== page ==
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Transition to Retirement Strategy – down, but not out

Transition to Retirement Strategy – down, but not out

Now we have the 2017 Federal Budget out of the way, we can start to focus back on the changes that come into force from the 1st of July 2017.

Thanks to changes to superannuation from the 2016 Federal Budget, from 1 July 2017 Transition to Retirement (TTR) pensions will lose a little of their gloss. Instead of the earnings on the investments that support the pension being exempt from tax they will be taxed at 15%. This applies to both new and existing pensions.

However, that’s about the extent of the bad news. For those over 60, the pension payments will remain tax-free and TTR strategies can continue to provide a number of benefits for people nearing retirement. Let’s look at some options available to 62-year-old accountant, Brian. He works full time and is on an annual salary of $100,000.

Easing into retirement

First up, Brian might consider reducing his hours as he prepares for retirement. Dropping from five to three days a week will see his $100,000 annual salary reduce by $40,000 to $60,000. But as his tax bill also falls, from $26,632 to $12,147, his net income only drops by $25,515. Subject to minimum and maximum pension payment rules, and as the pension payments are exempt from tax, Brian only needs to start a TTR pension paying $25,515 each year to maintain his current lifestyle.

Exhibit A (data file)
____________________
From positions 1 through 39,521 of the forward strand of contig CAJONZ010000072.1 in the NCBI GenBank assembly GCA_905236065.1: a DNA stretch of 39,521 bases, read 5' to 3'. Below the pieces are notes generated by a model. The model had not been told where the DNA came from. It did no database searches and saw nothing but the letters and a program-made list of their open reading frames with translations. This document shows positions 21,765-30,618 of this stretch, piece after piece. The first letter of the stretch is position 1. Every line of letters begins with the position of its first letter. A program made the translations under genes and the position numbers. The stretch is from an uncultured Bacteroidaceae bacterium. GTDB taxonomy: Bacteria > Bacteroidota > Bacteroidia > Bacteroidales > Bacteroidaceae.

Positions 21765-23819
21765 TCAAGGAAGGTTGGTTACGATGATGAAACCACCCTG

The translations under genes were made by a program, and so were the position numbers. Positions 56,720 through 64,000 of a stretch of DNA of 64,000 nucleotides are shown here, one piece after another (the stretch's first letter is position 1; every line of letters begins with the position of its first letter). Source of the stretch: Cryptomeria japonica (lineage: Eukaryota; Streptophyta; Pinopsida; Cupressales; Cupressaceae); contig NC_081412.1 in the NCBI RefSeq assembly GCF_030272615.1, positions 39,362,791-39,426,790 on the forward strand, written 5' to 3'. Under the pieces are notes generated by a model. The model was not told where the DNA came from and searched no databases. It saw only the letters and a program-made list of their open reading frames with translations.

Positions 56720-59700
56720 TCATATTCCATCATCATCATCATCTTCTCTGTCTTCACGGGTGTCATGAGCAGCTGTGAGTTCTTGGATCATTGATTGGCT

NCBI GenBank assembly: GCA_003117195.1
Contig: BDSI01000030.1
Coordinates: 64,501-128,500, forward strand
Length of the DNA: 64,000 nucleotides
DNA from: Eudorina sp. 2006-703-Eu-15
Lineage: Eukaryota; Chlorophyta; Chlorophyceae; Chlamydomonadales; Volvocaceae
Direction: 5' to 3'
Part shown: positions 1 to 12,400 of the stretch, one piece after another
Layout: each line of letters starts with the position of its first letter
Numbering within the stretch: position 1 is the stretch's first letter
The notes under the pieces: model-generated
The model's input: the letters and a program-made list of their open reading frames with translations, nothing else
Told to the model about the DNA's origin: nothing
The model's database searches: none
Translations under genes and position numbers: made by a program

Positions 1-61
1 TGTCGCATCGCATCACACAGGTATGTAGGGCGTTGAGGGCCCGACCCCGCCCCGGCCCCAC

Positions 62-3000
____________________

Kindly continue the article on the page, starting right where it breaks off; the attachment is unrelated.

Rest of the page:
One thing to be aware of: based on Brian’s reduced hours his employer’s super contributions will decrease by $3,230 after contributions tax of 15% is taken into account. Most simply, Brian could add this amount to his pension payments, and make a non-concessional contribution to his super.

Bridging a gap

TTR pensions can also help bridge the gap if household income takes a hit. What if Brian has no plans to reduce his hours, but illness prevents his partner from working for several months? He could start a TTR to tide them over and help meet mortgage repayments or medical expenses. However, once the crisis has passed the TTR pension will need to continue, as it can’t be withdrawn as a lump sum. Alternatively, it can either be converted to a regular account based pension when Brian either turns 65 or permanently retires, or rolled back into the accumulation phase.

Boosting super savings by reducing tax

With his partner restored to health and back at work, and Brian still working full time, what can he do with the now surplus income from the TTR pension? One strategy is to make salary sacrifice contributions to super.

From 1 July 2017 Brian will be able to salary sacrifice up to $15,500 of his pre-tax income to superannuation (the difference between the concessional cap of $25,000 less compulsory employer contributions of $9,500). Taken as salary, $5,932 of that $15,500 would go in tax. Make a concessional contribution to super and the tax could be reduced to just $2,325, a difference of $3,607!

If there’s still money to spare after the salary sacrifice contribution is made Brian can look at making non-concessional contributions to superannuation where earnings will only be taxed at 15%, significantly less than his marginal tax rate.

Getting it right

The tax benefits of TTR pensions may be reduced after 1 July 2017, but all the other benefits remain in place. If you’re approaching retirement, it’s worth checking out what a TTR strategy may be able to achieve for you. It’s a complex area. You can contact us on 0883620060

By Chris Scriva

Owl Financial Management is an Adelaide Based Financial Planning Business.

Transition to Retirement Strategy – down, but not out

 

 


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